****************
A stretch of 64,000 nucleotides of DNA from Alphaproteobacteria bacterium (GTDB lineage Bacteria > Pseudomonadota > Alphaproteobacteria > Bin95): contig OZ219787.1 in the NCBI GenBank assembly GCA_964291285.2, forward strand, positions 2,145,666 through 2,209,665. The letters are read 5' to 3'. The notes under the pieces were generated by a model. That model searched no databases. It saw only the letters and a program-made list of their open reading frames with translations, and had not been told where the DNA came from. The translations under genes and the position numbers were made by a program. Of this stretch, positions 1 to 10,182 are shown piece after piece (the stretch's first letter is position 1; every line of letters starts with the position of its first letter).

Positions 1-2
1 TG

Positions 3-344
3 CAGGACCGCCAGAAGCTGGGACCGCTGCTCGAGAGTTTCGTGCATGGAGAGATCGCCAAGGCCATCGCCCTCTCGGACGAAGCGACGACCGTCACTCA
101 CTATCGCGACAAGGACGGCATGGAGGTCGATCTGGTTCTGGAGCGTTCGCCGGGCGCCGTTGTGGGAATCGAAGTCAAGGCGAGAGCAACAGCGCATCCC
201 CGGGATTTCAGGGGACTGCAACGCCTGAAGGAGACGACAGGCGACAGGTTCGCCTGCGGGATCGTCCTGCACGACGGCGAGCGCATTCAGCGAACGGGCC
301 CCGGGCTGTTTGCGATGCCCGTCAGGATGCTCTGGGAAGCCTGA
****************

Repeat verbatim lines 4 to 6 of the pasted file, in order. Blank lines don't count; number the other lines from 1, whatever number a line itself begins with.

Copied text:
Positions 3-344
3 CAGGACCGCCAGAAGCTGGGACCGCTGCTCGAGAGTTTCGTGCATGGAGAGATCGCCAAGGCCATCGCCCTCTCGGACGAAGCGACGACCGTCACTCA
101 CTATCGCGACAAGGACGGCATGGAGGTCGATCTGGTTCTGGAGCGTTCGCCGGGCGCCGTTGTGGGAATCGAAGTCAAGGCGAGAGCAACAGCGCATCCC